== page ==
In fact almost every time I've cried or felt sad and I've looked outside, the sun has shone back at me obliviously. I've silently weeped on the train into work with while being blinded by the yellow ball of fire.
For this I am glad. If I could have chosen when the worst time of my life would occur, then during a resiliently sunny spring would have been it. If it had been deep midwinter then I know this would be EVEN worse.
Spring may have sprung late this year but now it's arrived it doesn't look like disappearing in any major way (in Kent at least). Thank god this didn't happen this time last year...
I, at least, also have the summer to look forward to in some way, if not in the way I expected a few months ago. It may not be everyone's thing but I've always loved going to festivals, Glastonbury being the main event.
I didn't even try to get tickets for this summer's event when they went on sale last autumn because I hoped I would be pregnant by now.
It's funny how things turn out. I tried to get one in the recent resale and failed miserably after a frustrating two and a half hours, like everyone else I know who did the same thing. Ah well, it might start raining some time... :)
And another sunny Sunday arrives and I'm invited to the baptism of a school friend's second child. The sun wakes me up through the curtains and I get up, don't know what to wear and put on something probably better suited to an autumn night out, but I've made an effort and that's all that I can do right now.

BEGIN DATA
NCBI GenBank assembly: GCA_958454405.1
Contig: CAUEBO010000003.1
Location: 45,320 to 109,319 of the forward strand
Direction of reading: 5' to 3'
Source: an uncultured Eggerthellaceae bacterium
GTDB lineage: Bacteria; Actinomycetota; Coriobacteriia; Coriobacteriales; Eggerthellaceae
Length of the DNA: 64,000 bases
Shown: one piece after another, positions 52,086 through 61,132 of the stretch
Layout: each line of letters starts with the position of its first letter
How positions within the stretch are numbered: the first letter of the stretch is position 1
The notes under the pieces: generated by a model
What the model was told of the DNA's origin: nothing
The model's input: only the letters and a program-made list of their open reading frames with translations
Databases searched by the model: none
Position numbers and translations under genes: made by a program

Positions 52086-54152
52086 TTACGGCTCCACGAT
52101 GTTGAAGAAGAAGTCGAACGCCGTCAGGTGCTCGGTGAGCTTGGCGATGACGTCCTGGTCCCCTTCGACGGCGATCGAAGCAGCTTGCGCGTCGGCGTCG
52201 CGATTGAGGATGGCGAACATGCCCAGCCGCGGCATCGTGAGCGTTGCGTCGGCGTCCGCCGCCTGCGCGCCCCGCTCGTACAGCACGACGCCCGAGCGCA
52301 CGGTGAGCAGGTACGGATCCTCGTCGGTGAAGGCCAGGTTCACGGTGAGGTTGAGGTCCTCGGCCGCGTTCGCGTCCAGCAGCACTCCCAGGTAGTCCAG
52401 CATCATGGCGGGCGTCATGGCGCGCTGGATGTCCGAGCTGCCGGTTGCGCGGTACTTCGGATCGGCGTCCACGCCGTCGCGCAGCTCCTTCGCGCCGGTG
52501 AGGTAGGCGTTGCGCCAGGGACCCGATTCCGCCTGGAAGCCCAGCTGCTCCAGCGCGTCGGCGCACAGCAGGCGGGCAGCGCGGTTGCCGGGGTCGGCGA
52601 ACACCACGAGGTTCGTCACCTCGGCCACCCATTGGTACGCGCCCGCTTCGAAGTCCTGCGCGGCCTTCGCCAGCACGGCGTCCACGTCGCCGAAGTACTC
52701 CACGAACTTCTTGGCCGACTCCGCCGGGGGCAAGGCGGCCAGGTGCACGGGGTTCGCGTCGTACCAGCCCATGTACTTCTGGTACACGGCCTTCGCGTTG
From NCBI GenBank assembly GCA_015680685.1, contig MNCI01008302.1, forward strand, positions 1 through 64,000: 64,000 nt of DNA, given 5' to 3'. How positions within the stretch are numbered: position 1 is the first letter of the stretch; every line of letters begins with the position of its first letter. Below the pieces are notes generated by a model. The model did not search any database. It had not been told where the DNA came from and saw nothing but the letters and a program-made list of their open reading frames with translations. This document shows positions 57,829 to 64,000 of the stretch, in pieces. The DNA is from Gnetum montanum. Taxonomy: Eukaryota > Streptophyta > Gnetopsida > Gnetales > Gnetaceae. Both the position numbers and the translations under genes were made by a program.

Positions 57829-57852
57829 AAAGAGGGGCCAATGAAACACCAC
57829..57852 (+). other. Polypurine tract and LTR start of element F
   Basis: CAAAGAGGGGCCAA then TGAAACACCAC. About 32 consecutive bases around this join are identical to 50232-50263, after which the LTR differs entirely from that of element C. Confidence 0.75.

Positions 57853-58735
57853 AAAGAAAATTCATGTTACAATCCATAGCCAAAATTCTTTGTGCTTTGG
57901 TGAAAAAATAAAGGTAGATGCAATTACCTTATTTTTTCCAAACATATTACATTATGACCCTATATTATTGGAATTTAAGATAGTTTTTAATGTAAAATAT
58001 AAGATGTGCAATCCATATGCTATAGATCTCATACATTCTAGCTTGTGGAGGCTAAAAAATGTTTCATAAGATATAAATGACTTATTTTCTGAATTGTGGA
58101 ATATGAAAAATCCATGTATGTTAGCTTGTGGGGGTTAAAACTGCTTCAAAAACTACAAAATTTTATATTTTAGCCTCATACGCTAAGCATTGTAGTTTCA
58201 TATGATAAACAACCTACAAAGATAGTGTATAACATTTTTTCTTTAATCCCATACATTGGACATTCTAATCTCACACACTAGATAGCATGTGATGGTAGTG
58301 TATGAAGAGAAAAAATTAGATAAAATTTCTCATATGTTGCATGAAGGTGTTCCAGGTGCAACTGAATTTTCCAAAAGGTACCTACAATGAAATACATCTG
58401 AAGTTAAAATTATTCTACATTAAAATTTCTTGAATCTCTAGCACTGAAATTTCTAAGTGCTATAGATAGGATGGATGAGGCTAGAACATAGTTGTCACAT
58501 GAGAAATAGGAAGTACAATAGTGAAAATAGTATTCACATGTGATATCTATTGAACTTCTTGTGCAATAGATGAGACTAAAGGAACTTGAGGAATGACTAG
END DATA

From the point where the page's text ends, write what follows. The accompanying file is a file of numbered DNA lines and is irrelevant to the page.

I'm not a regular churchgoer, but an occasional Anglican who finds the odd service strangely comforting. I've been christened, confirmed and married in my parents' local church... and look where it's got me!
My friends are Catholic; I always find the services strangely familiar and strangely alien all at the same time. I've got to admit I wasn't expecting the service to affect me much in any way at all. It's my close friend and it's what we do - go to each other's baptisms, weddings and funerals and celebrate, commiserate and enjoy feeling part of a community in some kind of small way.
I'm a city-working metropolitan so shouldn't be affected by such superstitious nonsense as the content of the actual service, but it does, and profoundly.
This time, as the lessons, psalms and sermon are read I don't drift off into some kind of reverie in the warm church, like most of those around me, but I stay focused on the priest and his talk on change and how it affects us throughout our lives.
I find it all rather discombobulating and feel really down as memories of my wedding day bombard me relentlessly as I look towards the altar. I'm not suddenly feeling God in my life because, to be honest I never really have, but I do feel a strange absence of something, and the sadness is truly overwhelming.
I wasn't the fussy, career-driven woman who put her job above everything, who didn't realise that in order to have a loving relationship I'd have to make compromises.
I did all that and I made sacrifices and yet still here I am, at the christening after-party surrounded by people of my age, with spouses, babies and kids all over the place feeling utterly, utterly alone.
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